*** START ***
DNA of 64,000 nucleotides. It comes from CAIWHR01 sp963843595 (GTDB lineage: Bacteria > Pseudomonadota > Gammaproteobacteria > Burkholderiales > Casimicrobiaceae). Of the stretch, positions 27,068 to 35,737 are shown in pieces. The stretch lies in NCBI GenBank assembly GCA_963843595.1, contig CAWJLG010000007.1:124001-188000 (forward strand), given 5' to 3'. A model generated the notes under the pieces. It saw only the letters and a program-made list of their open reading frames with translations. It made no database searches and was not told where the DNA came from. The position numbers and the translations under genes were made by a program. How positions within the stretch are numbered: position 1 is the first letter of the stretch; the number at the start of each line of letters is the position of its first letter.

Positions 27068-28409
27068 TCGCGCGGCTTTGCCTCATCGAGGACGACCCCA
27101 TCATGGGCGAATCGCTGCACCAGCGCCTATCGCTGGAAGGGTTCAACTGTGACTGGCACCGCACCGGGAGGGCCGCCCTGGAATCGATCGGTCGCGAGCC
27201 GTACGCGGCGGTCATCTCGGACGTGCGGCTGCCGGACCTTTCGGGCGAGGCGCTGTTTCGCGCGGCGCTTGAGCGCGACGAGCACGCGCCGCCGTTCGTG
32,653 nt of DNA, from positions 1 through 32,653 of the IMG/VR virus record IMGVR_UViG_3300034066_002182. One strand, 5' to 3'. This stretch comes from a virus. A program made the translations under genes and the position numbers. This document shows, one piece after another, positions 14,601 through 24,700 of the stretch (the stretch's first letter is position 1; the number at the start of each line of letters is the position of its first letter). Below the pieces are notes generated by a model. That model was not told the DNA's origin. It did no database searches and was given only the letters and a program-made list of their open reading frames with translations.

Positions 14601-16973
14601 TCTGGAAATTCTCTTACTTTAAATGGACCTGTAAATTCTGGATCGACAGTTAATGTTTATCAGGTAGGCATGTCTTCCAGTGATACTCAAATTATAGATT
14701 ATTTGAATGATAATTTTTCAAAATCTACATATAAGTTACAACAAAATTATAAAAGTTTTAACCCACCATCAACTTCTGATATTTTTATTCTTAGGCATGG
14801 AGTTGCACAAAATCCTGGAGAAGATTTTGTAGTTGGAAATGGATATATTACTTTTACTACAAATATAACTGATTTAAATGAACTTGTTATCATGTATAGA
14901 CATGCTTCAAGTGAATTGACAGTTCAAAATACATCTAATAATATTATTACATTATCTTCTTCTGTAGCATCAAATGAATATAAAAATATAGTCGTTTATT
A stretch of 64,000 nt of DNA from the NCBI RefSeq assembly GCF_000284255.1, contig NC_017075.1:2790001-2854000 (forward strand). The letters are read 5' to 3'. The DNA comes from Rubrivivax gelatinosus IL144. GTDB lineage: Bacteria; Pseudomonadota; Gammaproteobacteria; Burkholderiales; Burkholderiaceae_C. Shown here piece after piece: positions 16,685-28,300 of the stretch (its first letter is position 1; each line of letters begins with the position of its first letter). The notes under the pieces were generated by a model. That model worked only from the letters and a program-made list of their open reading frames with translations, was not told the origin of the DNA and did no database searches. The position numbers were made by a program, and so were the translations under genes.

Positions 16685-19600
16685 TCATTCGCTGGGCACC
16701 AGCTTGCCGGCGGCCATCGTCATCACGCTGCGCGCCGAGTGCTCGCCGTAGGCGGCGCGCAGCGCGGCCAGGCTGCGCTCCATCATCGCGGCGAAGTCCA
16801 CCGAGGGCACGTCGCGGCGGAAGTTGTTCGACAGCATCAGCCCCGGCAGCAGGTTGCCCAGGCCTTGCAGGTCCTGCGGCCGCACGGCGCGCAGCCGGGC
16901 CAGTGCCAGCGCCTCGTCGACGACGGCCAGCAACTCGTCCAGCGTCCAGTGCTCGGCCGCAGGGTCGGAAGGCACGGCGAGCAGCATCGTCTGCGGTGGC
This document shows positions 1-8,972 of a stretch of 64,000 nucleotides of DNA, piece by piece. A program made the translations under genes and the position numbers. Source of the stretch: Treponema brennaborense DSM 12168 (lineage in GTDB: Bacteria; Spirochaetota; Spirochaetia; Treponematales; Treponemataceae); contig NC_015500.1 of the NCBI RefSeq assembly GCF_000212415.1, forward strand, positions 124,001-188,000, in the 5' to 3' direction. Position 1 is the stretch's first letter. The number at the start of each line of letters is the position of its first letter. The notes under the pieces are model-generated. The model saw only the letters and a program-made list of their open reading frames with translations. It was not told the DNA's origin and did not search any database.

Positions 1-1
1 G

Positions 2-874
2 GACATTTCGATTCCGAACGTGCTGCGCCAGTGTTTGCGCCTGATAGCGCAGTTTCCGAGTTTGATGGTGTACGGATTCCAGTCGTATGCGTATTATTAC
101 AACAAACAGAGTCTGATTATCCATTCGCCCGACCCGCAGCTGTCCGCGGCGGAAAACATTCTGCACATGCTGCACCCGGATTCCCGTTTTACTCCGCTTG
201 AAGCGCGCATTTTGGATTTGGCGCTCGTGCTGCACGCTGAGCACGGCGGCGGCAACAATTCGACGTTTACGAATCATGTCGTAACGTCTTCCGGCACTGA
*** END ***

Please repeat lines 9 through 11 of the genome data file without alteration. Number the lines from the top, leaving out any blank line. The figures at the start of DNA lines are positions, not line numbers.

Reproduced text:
14701 ATTTGAATGATAATTTTTCAAAATCTACATATAAGTTACAACAAAATTATAAAAGTTTTAACCCACCATCAACTTCTGATATTTTTATTCTTAGGCATGG
14801 AGTTGCACAAAATCCTGGAGAAGATTTTGTAGTTGGAAATGGATATATTACTTTTACTACAAATATAACTGATTTAAATGAACTTGTTATCATGTATAGA
14901 CATGCTTCAAGTGAATTGACAGTTCAAAATACATCTAATAATATTATTACATTATCTTCTTCTGTAGCATCAAATGAATATAAAAATATAGTCGTTTATT